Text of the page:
By Carol Schaal '91M.A.

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Notice: Several readers have been unable to order the DVD because the website and the toll-free ordering number both were out of order. As of early August, the toll-free 800 number and the website are working.

Inside the Irish Huddle: Stories from the Legendary Notre Dame Quarterbacks

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Culture, Irish-style

By None

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The Keough-Naughton Institute for Irish Studies at Notre Dame is now collaborating on the publication of Field Day Review. This annual journal, primarily concerned with Irish literary and political culture, has been published for 25 years. It is edited by Seamus Deane and Breandan Mac Suibhne, both of the Irish studies institute. The 2005 issue is pictured at left.…

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Books by Notre Dame people

By Carol Schaal '91M.A.

Whiteman, Tony D’souza ’00MFA (Harcourt). This widely hailed debut novel follows the questing Jack Diaz, who leaves Chicago to serve as a relief worker on the West African coast. As funding evaporates and civil war looms, Jack seeks an intimate understanding of the culture and his place within it before he must scramble to evacuate. An editor’s choice novel of The New York Times Book Review

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Seen and heard on campus

By Notre Dame Magazine

Emil T. Hofman, the legendary chemistry professor emeritus and former dean of First Year of Studies, has made two trips this past year to Notre Dame’s Holy Cross Hospital in Leogane, Haiti. The clinic, which combats HIV/AIDS and labors to eradicate lymphatic filariasis (also known as elephantiasis), is operated in conjunction with the U.S. Centers for Disease Control and Prevention and is supported in part by the Bill & Melinda Gates Foundation. The 85-year-old Hofman, who estimates that he taught 32,000 students over his 40-year teaching career, is now looking for some of those alumni, particularly physicians, to make a four-day reconnaissance visit to the clinic, headed by Rev. Thomas G. Streit, CSC

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A commitment to the neighborhood

By Kerry Temple ’74

A little more than five years ago a single-story, red-brick building that had housed a grocery and a Goodwill store at the “Five Corners” intersection just south of campus was purchased by the University. There were plenty of suitors for the ample space, but the University decided to use the facility to make a commitment to the Northeast Neighborhood, to establish a community center, educational programs and Notre Dame presence in the residential area whose health and well-being are so interwoven with the school’s.

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The one who walked away

By Gwen O'Brien

Jay Caponigro ’91 paces the sidewalk in the dark at the corner of a normally busy South Bend intersection. Back and forth. Back and forth.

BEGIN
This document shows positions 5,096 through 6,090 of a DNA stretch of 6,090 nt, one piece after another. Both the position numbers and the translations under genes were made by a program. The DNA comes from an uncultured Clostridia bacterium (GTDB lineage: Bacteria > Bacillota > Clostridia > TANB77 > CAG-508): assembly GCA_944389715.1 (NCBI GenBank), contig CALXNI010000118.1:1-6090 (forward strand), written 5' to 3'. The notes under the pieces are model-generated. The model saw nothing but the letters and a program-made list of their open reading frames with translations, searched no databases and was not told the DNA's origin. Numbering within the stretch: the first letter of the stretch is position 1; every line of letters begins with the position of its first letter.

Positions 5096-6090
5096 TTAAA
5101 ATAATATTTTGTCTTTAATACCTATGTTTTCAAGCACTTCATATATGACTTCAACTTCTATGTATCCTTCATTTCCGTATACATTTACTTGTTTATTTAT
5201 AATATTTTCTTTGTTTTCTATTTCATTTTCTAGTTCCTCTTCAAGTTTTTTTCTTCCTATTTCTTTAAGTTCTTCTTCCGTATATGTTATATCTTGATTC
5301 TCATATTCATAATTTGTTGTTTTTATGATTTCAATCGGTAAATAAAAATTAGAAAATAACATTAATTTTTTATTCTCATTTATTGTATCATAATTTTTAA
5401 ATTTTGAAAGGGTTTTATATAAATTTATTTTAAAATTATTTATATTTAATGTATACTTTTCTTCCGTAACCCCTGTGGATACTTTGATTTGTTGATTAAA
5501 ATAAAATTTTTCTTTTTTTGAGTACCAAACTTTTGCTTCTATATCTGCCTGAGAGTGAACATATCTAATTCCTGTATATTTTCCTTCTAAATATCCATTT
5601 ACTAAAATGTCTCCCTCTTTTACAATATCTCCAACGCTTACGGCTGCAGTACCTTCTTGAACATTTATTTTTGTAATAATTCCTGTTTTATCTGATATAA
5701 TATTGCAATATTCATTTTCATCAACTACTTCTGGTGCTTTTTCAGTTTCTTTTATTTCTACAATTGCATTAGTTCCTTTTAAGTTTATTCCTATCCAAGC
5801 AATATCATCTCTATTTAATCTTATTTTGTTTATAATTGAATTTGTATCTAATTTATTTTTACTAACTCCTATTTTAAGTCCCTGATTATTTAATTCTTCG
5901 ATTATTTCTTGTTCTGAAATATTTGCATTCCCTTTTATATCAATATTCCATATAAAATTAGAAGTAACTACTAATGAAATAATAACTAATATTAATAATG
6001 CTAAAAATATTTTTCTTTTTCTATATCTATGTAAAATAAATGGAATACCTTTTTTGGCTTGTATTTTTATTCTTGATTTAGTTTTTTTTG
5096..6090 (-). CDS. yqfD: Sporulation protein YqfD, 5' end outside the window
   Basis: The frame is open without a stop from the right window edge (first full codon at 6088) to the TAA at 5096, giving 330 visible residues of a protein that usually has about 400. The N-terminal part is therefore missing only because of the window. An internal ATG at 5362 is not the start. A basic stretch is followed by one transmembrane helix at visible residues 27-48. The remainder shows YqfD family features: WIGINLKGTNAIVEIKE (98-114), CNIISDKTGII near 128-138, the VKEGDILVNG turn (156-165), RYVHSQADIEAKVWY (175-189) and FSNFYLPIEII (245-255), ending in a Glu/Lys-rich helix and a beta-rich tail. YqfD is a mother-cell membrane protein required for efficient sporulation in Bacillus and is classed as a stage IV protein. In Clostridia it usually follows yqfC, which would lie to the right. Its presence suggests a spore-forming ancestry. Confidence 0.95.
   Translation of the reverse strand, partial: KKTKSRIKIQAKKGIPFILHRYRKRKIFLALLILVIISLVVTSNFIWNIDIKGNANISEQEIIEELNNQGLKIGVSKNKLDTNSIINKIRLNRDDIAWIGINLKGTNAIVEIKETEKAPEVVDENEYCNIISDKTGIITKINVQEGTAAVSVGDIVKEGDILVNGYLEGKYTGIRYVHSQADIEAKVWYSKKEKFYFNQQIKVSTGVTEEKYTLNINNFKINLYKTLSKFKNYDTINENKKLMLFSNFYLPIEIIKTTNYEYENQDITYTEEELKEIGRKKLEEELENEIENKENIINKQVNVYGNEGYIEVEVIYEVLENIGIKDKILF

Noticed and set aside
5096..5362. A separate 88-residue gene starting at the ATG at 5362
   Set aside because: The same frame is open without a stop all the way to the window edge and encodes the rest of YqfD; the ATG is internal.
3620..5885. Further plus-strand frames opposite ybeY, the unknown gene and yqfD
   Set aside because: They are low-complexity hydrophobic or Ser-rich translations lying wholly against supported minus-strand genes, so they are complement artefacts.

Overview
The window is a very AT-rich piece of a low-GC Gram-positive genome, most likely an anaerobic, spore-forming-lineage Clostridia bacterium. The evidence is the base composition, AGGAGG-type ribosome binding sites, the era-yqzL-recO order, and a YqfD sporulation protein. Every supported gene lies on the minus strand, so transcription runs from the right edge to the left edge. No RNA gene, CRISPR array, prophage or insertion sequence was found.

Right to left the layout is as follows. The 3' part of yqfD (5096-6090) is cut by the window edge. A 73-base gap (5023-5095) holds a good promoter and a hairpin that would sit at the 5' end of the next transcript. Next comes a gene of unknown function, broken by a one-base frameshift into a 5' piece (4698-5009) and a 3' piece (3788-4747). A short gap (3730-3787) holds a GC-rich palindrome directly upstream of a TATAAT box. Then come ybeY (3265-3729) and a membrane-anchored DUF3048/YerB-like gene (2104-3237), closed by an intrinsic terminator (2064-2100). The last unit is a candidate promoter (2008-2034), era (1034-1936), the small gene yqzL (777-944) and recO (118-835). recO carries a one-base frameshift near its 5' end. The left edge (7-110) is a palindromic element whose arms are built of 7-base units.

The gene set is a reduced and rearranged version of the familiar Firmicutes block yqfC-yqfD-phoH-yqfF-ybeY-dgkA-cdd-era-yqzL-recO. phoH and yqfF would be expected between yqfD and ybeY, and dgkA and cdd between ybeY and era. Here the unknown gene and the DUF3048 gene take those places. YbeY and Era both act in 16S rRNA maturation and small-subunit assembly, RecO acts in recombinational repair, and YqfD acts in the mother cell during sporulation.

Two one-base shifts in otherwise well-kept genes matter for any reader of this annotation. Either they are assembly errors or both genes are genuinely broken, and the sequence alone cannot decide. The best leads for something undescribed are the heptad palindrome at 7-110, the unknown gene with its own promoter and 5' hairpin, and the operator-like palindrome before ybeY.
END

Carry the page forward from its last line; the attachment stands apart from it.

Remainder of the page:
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Mermaid at the ocean’s door

By Mark Clevenger

My 4-year-old daughter Chloe likes to take her toy tambourine into the front yard to put on “shows,” setting a hat on the sidewalk so passersby can give her money. Along with her imaginative play, I also find her language beautiful. She begins nearly every sentence with “Know what?” or “Even,” as in “Even I ate oatmeal this morning” or “Know what? Even Mommy said I could have a hermit crab.”

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Keeper of the water

By Margaret A. Frey

I never wanted a swimming pool, not once, though I’ve long admired the playful designs—round and octagon, kidney- and heart-shaped. Or my all-time favorites: Liberace’s quirky piano pool and Nashville’s mosaic-tiled guitar. Still, digging a hole in the ground and filling it with water always struck me as silly and pointless. I grew up along the creeks, rivers and lakes of South Jersey. My sister and I skimmed stones and canoed the Delaware, entered inner-tube races on Olympia Lake and spent heady weekends surfing the Atlantic off Brigantine Island. Private pools were rare in the 1950s and ’60s, a luxury only the rich could afford.…

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Bottles cast upon the sea

By Andrew H. Malcolm

The walls of my Ohio childhood carried many pictures. They had World War II aircraft, Captain Marvel drawings, the Lone Ranger’s color photo (autographed). These images changed over time according to the tides of juvenile interests. But one constant through all those years was a map of the world.

My father would point out various lands, which were farther away than even Pennsylvania. And on that map we would trace in crayon where I had traveled. Up until one gray day in June over a half-century ago those colored lines were confined to the North American mainland. But then we boarded an ocean ferry for a vacation venture to the island of Nantucket out in the Atlantic Ocean.…